Tree bumblebee Bombus hypnorumAlthough I am, as already confessed, no expert, I believe this must be a queen out foraging and potentially searching for a nesting site. The queens emerge in spring (usually March or April) and scope out potential nesting sites before laying their eggs. About six weeks later, the eggs hatch and the entirely female workforce splits into teams, some foraging for the colony, others staying in the nest to do the housework. Later in the year, ‘reproductives’ are produced – these are virgin queens and/or drones. The drones will die after mating with a female but the queens will hibernate through the winter and emerge when the temperatures warm up in the spring and the cycle can begin again. I would therefore suppose that my bumblebee feeding in February is a queen freshly emerged from a relatively short winter’s sleep.

Tree bumblebees are so called because of their habit of nesting in trees – either in woodpecker holes or more frequently, in nest boxes. Like most species, they have adapted to inhabit the world we have created around them and can also be found nesting in houses, in soffit boxes and similar features. Some other species of bumblebee will occupy similar niches but the preference for these tree (or tree-like) nesting sites is most notable in the tree bumblebee. Many other UK species will nest underground and you can often see them bumbling into the undergrowth towards the entrances to their underground homes.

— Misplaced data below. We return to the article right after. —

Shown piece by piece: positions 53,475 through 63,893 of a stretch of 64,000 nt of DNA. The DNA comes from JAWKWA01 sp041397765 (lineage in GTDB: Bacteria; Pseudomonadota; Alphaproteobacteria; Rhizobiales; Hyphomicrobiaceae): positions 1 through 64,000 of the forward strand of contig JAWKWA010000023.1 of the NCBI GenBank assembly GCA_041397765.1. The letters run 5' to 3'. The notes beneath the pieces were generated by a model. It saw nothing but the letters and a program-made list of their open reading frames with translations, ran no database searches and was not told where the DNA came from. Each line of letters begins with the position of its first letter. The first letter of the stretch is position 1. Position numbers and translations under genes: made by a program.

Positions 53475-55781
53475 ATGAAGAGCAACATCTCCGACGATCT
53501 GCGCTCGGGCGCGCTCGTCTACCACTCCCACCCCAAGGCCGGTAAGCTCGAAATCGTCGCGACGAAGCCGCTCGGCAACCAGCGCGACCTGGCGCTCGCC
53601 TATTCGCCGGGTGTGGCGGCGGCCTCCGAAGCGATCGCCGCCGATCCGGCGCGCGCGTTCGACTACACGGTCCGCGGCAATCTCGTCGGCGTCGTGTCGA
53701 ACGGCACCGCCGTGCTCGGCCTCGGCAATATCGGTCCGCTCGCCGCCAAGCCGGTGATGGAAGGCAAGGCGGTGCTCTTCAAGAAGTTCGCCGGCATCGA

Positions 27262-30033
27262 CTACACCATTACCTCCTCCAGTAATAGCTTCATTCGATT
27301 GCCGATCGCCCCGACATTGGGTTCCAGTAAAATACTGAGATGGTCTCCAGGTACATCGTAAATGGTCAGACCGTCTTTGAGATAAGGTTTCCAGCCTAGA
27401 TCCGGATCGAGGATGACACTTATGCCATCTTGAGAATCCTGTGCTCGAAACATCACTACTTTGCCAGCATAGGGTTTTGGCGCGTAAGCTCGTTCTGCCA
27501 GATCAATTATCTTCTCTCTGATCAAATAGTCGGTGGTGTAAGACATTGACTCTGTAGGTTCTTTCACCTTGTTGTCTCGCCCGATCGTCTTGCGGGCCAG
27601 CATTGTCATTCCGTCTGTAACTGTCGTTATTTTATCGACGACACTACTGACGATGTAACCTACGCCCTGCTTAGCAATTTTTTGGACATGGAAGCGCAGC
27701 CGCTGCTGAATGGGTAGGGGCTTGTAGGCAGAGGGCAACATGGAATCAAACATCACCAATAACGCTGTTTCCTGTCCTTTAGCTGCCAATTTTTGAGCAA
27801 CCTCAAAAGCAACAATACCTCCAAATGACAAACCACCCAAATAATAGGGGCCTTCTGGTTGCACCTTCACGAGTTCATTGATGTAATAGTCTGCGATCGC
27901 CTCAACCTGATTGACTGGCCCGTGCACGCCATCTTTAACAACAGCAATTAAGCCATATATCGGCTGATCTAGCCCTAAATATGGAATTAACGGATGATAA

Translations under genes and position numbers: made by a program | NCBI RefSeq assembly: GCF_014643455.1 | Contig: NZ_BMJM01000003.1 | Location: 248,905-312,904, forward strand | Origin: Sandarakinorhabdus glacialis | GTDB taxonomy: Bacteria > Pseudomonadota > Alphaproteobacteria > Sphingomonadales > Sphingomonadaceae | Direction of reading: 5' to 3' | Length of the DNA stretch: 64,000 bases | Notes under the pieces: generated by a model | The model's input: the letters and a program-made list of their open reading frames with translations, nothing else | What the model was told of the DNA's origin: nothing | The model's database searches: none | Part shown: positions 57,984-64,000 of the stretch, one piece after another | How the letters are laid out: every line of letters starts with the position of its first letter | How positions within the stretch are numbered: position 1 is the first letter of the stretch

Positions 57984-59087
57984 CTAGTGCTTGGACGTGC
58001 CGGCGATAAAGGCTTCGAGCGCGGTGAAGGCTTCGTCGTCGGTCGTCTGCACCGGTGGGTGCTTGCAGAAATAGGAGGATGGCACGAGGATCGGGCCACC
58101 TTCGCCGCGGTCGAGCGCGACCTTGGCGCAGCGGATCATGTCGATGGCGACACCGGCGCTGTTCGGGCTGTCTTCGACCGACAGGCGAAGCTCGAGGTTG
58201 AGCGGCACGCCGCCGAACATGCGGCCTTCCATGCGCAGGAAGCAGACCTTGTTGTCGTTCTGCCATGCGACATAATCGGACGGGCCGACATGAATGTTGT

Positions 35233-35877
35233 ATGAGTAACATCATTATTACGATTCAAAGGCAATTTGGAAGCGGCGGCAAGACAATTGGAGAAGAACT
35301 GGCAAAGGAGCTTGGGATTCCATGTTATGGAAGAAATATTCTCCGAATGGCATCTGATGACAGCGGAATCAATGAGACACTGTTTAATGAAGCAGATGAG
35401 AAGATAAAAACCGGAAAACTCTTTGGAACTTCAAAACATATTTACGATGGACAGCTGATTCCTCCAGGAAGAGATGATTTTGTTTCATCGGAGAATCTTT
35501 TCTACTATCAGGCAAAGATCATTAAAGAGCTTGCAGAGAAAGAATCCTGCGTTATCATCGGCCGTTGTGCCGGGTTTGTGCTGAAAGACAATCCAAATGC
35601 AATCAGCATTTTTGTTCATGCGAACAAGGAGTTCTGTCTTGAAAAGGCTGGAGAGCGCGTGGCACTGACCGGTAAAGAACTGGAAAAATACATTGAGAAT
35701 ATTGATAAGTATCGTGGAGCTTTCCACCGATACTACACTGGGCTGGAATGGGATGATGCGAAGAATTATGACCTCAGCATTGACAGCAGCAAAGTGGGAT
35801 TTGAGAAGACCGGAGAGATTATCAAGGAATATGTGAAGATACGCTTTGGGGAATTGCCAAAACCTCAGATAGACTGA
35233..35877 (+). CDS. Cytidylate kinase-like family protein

Tree bumblebees are a relatively new additional to the UK’s fauna – they first appeared in Wiltshire in 2001 and have been spreading north every since. It is believed that they are natural colonisers which have established under their own steam, much like the collared dove which was a rare vagrant until the 1950’s when they were first recorded breeding here and now grace most garden bird tables across the UK. The invasion of the tree bumblebee appears, so far, to be benign with no observed impacts upon existing native bee populations and its spread appears to be continuing with the first recording in Scotland last year.

I have recorded my sighting here – the data gathered from recordings around the country can be used to study this species and describe its distribution around the country.

If you want to read more about the tree bumblebee, there is a very informative factsheet available from Bumblebee Conservation.

Tree bumblebee Bombus hypnorum on Blackthorn Prunus spinosa